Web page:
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The ACA is a bipartisan solution to healthcare

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Arizona Senator John McCain has publicly come out against the latest Republican attempt to repeal the ACA. His statement begins:

As I have repeatedly stressed, health care reform legislation ought to be the product of regular order in the Senate. Committees of jurisdiction should mark up legislation with input from all committee members, and send their bill to the floor for debate and amendment. That is the only way we might achieve bipartisan consensus on lasting reform, without which a policy that affects one-fifth of our economy and every single American family will be subject to reversal with every change of administration and congressional majority.

I would consider supporting legislation similar to that offered by my friends Senators Graham and Cassidy were it the product of extensive hearings, debate and amendment. But that has not been the case. Instead, the specter of September 30th budget reconciliation deadline has hung over this entire process.

Many opponents of the ACA repeal are hailing McCain as a hero for going against his party leadership on this issue. I don’t see it — he’d still support a bill like Graham-Cassidy that would take away healthcare coverage from millions of Americans if only it were the result of proper procedure — particularly because of what he says next (italics mine):

We should not be content to pass health care legislation on a party-line basis, as Democrats did when they rammed Obamacare through Congress in 2009.

This is false. The NY Times’ David Leonhardt explained back in March during another Republican repeal effort:

When Barack Obama ran for president, he faced a choice. He could continue moving the party to the center or tack back to the left. The second option would have focused on government programs, like expanding Medicare to start at age 55. But Obama and his team thought a plan that mixed government and markets — farther to the right of Clinton’s — could cover millions of people and had a realistic chance of passing.

They embarked on a bipartisan approach. They borrowed from Mitt Romney’s plan in Massachusetts, gave a big role to a bipartisan Senate working group, incorporated conservative ideas and won initial support from some Republicans. The bill also won over groups that had long blocked reform, like the American Medical Association.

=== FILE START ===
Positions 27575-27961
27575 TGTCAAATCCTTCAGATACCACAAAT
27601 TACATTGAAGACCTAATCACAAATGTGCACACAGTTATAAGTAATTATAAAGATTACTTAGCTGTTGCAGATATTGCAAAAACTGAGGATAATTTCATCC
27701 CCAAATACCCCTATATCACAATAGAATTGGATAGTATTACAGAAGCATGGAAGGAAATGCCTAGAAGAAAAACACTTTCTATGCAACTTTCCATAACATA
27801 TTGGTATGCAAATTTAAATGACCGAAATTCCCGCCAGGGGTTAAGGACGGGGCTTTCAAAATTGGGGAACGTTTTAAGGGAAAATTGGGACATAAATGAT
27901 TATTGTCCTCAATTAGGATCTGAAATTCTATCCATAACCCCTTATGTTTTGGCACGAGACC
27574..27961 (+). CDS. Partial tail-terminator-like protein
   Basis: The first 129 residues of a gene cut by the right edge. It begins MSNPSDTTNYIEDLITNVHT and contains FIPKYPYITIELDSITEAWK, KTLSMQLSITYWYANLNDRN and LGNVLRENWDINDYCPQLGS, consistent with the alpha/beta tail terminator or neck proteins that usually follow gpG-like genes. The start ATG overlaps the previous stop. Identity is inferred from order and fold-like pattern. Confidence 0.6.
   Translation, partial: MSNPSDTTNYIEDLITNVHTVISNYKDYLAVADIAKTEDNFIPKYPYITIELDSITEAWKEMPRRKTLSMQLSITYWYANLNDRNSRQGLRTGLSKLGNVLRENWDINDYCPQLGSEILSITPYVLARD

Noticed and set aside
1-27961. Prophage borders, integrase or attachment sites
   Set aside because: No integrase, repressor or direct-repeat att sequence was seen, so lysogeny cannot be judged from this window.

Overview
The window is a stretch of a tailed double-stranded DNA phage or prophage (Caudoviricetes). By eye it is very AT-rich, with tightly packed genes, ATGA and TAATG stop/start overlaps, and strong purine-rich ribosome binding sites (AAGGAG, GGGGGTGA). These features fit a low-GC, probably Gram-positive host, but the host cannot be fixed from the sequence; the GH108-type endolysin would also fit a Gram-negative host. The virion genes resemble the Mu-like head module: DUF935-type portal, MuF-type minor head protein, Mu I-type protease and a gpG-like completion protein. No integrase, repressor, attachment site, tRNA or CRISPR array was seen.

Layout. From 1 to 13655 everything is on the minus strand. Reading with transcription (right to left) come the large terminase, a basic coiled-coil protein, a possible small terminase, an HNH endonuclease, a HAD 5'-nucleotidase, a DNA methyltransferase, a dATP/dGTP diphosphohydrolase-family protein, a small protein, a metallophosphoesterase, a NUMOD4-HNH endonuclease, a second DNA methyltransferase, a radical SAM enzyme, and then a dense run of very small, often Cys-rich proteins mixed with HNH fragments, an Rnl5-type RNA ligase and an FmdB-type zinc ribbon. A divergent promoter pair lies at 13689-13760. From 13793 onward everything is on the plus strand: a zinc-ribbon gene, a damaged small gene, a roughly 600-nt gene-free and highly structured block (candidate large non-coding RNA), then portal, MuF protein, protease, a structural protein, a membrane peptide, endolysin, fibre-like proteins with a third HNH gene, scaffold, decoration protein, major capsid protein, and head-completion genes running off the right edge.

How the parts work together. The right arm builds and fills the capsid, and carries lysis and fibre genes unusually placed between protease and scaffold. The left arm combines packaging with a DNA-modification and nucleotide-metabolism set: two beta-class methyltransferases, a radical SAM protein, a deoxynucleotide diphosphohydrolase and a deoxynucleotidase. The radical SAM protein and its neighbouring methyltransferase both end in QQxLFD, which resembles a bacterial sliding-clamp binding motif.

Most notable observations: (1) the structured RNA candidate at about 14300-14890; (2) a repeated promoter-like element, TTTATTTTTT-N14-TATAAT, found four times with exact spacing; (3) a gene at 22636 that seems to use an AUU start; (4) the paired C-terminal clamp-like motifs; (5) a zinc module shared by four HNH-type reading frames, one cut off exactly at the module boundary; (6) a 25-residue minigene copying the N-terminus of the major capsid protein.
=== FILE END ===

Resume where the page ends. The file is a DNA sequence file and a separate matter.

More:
But congressional Republicans ultimately decided that opposing any bill, regardless of its substance, was in their political interest. The consultant Frank Luntz wrote an influential memo in 2009 advising Republicans to talk positively about “reform” while also opposing actual solutions. McConnell, the Senate leader, persuaded his colleagues that they could make Obama look bad by denying him bipartisan cover.

Adam Jentleson, former Deputy Chief of Staff for Senator Harry Reid, said basically the same thing on Twitter:

The votes were party-line, but that was a front manufactured by McConnell. He bragged about it at the time. McConnell rarely gives much away but he let the mask slip here, saying he planned to oppose Obamacare regardless of what was in the bill. Those who worked on and covered the bill know there were GOP senators who wanted to support ACA — but McConnell twisted their arms. On Obamacare, Democrats spent months holding hearings and seeking GOP input — we accepted 200+ GOP amendments!

For reference, here was the Senate vote, straight down party lines. Hence the “ramming” charge…if you didn’t know any better. Luckily, Snopes does know better.

According to Mark Peterson, chair of the UCLA Department of Public Policy, one easy metric by which to judge transparency is the number of hearings held during the development of a bill, as well as the different voices heard during those hearings. So far, the GOP repeal efforts have been subject to zero public hearings.

In contrast, the ACA was debated in three House committees and two Senate committees, and subject to hours of bipartisan debate that allowed for the introduction of amendments. Peterson told us in an e-mail that he “can’t recall any major piece of legislation that was completely devoid of public forums of any kind, and that were crafted outside of the normal committee and subcommittee structure to this extent”.

The Wikipedia page about the ACA tells much the same story.

Tags: Adam Jentleson   David Leonhardt   healthcare   John McCain   politics
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POrg
27 days ago
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Champaign, Illinois
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1 public comment
jhamill
30 days ago
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In a 24 hour news cycle, memories are short, which is less than ideal.
California

Still in Use

3 Comments and 15 Shares
'Which one?' 'I dunno, it's your house. Just check each object.' 'Check it for *what*?' 'Whether it looks like it might have touched a paper towel at some point and then forgotten to let go.' '...' 'You can also Google to learn how to check which things are using which resources.' 'You know, I'll just leave the towel there and try again tomorrow.'
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POrg
35 days ago
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Champaign, Illinois
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3 public comments
Covarr
42 days ago
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Just the other day I was doing some painting. Forgot to save when I was done, woke up the next morning, and the living room was back to its boring eggshell again :(
Moses Lake, WA
alt_text_bot
42 days ago